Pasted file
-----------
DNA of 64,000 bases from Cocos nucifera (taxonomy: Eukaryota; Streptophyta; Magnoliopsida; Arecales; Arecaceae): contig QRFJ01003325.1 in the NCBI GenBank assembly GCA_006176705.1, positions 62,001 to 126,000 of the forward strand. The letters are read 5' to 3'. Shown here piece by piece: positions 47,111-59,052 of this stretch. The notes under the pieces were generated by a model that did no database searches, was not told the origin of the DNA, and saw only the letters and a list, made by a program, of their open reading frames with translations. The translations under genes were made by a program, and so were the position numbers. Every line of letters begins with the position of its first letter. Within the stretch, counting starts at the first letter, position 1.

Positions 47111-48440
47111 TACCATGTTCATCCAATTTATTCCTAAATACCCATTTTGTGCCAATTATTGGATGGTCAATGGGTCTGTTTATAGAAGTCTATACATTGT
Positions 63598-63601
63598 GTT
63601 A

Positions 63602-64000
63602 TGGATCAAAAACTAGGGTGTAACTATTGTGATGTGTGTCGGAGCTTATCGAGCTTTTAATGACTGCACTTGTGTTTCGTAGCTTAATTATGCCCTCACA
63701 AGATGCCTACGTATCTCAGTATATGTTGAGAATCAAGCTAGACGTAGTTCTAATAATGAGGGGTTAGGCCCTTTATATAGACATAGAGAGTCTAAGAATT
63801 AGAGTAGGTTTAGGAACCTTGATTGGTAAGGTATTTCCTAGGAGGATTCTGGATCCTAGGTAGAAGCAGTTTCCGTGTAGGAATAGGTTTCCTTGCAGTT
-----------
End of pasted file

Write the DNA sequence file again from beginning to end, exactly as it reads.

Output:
DNA of 64,000 bases from Cocos nucifera (taxonomy: Eukaryota; Streptophyta; Magnoliopsida; Arecales; Arecaceae): contig QRFJ01003325.1 in the NCBI GenBank assembly GCA_006176705.1, positions 62,001 to 126,000 of the forward strand. The letters are read 5' to 3'. Shown here piece by piece: positions 47,111-59,052 of this stretch. The notes under the pieces were generated by a model that did no database searches, was not told the origin of the DNA, and saw only the letters and a list, made by a program, of their open reading frames with translations. The translations under genes were made by a program, and so were the position numbers. Every line of letters begins with the position of its first letter. Within the stretch, counting starts at the first letter, position 1.

Positions 47111-48440
47111 TACCATGTTCATCCAATTTATTCCTAAATACCCATTTTGTGCCAATTATTGGATGGTCAATGGGTCTGTTTATAGAAGTCTATACATTGT
Positions 63598-63601
63598 GTT
63601 A

Positions 63602-64000
63602 TGGATCAAAAACTAGGGTGTAACTATTGTGATGTGTGTCGGAGCTTATCGAGCTTTTAATGACTGCACTTGTGTTTCGTAGCTTAATTATGCCCTCACA
63701 AGATGCCTACGTATCTCAGTATATGTTGAGAATCAAGCTAGACGTAGTTCTAATAATGAGGGGTTAGGCCCTTTATATAGACATAGAGAGTCTAAGAATT
63801 AGAGTAGGTTTAGGAACCTTGATTGGTAAGGTATTTCCTAGGAGGATTCTGGATCCTAGGTAGAAGCAGTTTCCGTGTAGGAATAGGTTTCCTTGCAGTT